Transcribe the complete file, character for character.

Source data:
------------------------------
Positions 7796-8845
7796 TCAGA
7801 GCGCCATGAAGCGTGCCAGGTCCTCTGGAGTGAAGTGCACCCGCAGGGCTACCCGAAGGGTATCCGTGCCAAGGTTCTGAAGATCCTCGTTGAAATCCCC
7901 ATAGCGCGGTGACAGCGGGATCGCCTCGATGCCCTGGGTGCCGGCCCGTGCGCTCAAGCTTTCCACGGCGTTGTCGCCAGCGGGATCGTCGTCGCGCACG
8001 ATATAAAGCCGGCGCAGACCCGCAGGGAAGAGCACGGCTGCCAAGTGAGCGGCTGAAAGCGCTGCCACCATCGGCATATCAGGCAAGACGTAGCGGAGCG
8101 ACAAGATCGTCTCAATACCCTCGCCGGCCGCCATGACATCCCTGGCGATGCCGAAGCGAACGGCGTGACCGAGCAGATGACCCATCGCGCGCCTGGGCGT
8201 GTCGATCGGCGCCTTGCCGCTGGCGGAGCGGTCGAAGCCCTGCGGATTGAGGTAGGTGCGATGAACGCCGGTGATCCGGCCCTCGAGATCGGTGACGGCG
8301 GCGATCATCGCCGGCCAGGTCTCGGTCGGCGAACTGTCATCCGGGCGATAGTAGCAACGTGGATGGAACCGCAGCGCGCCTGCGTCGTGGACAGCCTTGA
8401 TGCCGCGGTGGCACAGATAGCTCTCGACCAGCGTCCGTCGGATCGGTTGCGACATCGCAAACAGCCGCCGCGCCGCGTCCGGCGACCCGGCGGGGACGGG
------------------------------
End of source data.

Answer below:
Positions 7796-8845
7796 TCAGA
7801 GCGCCATGAAGCGTGCCAGGTCCTCTGGAGTGAAGTGCACCCGCAGGGCTACCCGAAGGGTATCCGTGCCAAGGTTCTGAAGATCCTCGTTGAAATCCCC
7901 ATAGCGCGGTGACAGCGGGATCGCCTCGATGCCCTGGGTGCCGGCCCGTGCGCTCAAGCTTTCCACGGCGTTGTCGCCAGCGGGATCGTCGTCGCGCACG
8001 ATATAAAGCCGGCGCAGACCCGCAGGGAAGAGCACGGCTGCCAAGTGAGCGGCTGAAAGCGCTGCCACCATCGGCATATCAGGCAAGACGTAGCGGAGCG
8101 ACAAGATCGTCTCAATACCCTCGCCGGCCGCCATGACATCCCTGGCGATGCCGAAGCGAACGGCGTGACCGAGCAGATGACCCATCGCGCGCCTGGGCGT
8201 GTCGATCGGCGCCTTGCCGCTGGCGGAGCGGTCGAAGCCCTGCGGATTGAGGTAGGTGCGATGAACGCCGGTGATCCGGCCCTCGAGATCGGTGACGGCG
8301 GCGATCATCGCCGGCCAGGTCTCGGTCGGCGAACTGTCATCCGGGCGATAGTAGCAACGTGGATGGAACCGCAGCGCGCCTGCGTCGTGGACAGCCTTGA
8401 TGCCGCGGTGGCACAGATAGCTCTCGACCAGCGTCCGTCGGATCGGTTGCGACATCGCAAACAGCCGCCGCGCCGCGTCCGGCGACCCGGCGGGGACGGG